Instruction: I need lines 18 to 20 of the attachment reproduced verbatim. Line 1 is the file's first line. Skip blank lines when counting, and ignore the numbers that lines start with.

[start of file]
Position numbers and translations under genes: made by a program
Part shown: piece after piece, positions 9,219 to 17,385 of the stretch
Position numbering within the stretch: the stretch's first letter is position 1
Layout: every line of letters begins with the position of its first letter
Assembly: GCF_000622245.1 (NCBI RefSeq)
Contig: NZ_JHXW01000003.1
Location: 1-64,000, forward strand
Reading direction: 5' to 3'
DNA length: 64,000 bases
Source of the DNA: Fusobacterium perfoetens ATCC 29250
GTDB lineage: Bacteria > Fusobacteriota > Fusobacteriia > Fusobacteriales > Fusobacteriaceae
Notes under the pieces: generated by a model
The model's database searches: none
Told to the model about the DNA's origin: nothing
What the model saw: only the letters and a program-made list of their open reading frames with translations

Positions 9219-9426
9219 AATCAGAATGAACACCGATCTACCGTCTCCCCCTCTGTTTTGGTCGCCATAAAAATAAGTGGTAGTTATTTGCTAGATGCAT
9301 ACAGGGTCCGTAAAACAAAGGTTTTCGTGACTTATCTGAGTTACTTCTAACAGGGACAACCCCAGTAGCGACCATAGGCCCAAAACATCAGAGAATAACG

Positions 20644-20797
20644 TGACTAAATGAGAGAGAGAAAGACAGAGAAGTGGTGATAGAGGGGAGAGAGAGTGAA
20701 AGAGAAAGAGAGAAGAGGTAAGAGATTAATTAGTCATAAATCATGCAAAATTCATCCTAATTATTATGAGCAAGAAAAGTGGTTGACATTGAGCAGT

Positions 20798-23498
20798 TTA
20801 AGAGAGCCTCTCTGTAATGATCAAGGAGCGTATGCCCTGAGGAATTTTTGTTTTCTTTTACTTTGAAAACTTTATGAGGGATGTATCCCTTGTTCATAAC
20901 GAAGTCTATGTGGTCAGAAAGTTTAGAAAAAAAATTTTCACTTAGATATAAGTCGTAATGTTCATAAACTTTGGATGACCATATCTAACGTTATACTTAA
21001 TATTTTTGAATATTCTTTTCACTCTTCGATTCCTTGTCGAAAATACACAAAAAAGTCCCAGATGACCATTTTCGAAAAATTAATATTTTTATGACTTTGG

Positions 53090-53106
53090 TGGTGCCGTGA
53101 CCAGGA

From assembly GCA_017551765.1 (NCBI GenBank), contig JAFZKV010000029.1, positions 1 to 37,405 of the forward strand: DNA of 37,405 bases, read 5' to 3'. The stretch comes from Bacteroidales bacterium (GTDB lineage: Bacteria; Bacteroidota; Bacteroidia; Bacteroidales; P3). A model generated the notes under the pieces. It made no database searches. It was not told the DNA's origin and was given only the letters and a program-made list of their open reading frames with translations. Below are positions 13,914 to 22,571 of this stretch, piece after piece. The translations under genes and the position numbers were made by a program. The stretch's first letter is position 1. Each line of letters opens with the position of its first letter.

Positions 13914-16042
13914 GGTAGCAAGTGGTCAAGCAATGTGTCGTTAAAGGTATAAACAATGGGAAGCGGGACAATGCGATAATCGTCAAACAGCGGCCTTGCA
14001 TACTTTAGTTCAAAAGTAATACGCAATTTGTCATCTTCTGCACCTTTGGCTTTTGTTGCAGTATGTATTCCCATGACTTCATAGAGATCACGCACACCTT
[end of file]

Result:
9301 ACAGGGTCCGTAAAACAAAGGTTTTCGTGACTTATCTGAGTTACTTCTAACAGGGACAACCCCAGTAGCGACCATAGGCCCAAAACATCAGAGAATAACG

Positions 20644-20797
20644 TGACTAAATGAGAGAGAGAAAGACAGAGAAGTGGTGATAGAGGGGAGAGAGAGTGAA